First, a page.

Brother-proofing: the revenge

Last year I decided to revive a childhood game, so brother-proofed my brothers Christmas card by welding it into a steel envelope; this year in retaliation he presented me with this:
The outermost layer

It had various sharp pieces of wire poking through the parcel tape and smelt strongly of epoxy resin. He handed me a pair of gloves and told me to open it outdoors.

Removing the tape revealed layers of wire mesh and fibreglass matting, both set into resin.
The first resined layer

Luckily they were not fully saturated, which allowed me to first get hold of the wire and wrench it free.
Wire defeated
Then grab hold of the exposed matting and tear through it using a pair of pliers.

Inside the fibreglass was a bunch of gravel; within, the end of the next layer was peeking out.
The gravel layer

A good, hard yank broke this inner package free and I smashed most of the gravel off with a claw hammer. At this point, Chris helpfully informed me that what I was looking at was a heavy duty trauma bandage (soaked in yet more bloody fibreglass resin).
It's getting more card-shaped

Trying to open this with pliers was futile; to get in I had to split the seam using a bolster and a lump hammer.
The split seam

The inner layers of bandage were not soaked in resin, so I took a knife to them. I did put a couple of nicks in the edge when I hit the strands of garden wire that he had embedded, but got through in the end.
Getting closer

Inside the parcel tape, was a layer of bubble-wrap, that my knife made short work of.
I can see the envelope!

I was finally able to slide out my slightly crumpled but intact card, now wrapped only in its envelope and a vacuum seal bag.
Almost there

The card itself contained this message:
The message
While he may have won this round (I was too busy with my new job to do anything), expect another update about this time next year.

One thought on “Brother-proofing: the revenge

  1. Jeffrey Ohlson

    Mike, Great website and very cool projects. On the welder, for varying the welding current, take an mot core with no windings on it, and wind 5 turns, loop out for a tap, 5 turns, tap 5 turns, tap, etc. etc. till you have 5 or 6 sections. Place this adjustable “choke” in series with the welding rod lead. By varying the number of turns the welding current goes through, you will vary your welding current. Use a wire size large enough for the highest current the welder will supply. The finer current control you desire, the more taps and the fewer turns seperating each tap. You will need to experiment with the total amount of turns, which will determine the lowest welding current you want to weld with. A choke will lower the current without disipating wattage or reducing the voltage at the arc.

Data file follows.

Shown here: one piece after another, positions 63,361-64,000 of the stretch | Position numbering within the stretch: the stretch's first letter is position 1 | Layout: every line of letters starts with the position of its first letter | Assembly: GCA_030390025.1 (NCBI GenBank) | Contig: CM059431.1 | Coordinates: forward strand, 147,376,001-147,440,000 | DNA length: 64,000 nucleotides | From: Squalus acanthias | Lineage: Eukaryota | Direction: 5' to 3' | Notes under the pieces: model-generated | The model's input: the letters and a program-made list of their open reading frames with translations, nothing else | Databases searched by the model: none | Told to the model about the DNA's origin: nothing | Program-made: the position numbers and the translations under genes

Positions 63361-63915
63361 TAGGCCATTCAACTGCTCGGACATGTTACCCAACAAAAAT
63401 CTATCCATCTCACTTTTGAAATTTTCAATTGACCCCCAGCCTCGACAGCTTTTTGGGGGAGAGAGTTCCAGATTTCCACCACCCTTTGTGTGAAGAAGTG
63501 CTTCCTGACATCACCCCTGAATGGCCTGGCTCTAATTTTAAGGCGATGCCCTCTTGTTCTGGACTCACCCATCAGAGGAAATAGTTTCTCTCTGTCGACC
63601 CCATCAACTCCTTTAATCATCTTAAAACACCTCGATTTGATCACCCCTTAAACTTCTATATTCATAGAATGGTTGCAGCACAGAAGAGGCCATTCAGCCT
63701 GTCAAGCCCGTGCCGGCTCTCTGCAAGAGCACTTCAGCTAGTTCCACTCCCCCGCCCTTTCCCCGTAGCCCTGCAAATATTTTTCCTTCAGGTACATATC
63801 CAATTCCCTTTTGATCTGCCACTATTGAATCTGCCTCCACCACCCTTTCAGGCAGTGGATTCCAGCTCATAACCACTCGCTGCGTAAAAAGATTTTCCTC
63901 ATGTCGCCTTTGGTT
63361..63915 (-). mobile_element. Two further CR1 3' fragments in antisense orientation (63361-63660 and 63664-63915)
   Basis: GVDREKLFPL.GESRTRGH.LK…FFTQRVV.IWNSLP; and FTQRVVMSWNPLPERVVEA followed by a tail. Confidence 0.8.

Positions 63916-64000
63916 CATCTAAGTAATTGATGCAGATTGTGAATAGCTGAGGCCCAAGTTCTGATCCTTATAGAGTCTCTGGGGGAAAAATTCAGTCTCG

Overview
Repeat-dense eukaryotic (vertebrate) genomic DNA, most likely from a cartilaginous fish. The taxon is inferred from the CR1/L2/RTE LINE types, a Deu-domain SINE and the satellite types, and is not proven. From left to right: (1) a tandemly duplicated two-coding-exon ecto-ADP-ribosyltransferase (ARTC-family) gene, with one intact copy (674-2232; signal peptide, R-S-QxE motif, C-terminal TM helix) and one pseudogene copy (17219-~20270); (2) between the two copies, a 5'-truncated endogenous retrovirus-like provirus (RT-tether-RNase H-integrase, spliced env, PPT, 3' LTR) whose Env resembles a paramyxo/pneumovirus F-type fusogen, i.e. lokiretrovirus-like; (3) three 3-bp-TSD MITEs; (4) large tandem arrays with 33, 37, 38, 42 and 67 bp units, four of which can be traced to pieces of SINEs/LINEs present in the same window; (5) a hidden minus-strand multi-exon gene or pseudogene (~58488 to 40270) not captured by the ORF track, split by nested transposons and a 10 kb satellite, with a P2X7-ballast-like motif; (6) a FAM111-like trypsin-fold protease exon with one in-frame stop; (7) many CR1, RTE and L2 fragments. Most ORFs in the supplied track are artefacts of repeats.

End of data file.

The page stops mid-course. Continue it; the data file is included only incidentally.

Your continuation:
If you are interested, I’ll explain how you can use two matching MOT’s (they must be identical, with the primary windings still intact.) adding the reactance winding, and use them as a saturable reactor, and with a DC power supply, can vary your welding current from minimum to maximum with the turn of a knob.

    My current welder, I made aprox. 45 years ago, after several experimental ones that I ended up giving to people, has a 1.75 KVA transformer core with a 120vac primary, a 55vac secondary wound with #4 alum. wire. I use a saturable reactor that I wound myself. I have two ranges of current. With the turn of a knob, I can vary from aprox. 10 amps to 125 amps , and on the high tap 90 amps to about 200 amps. If I come straight off the transformer (no choke) I get about 250 amps, but with a very limited welding time. Most of the welding I do is 125 amps or less.


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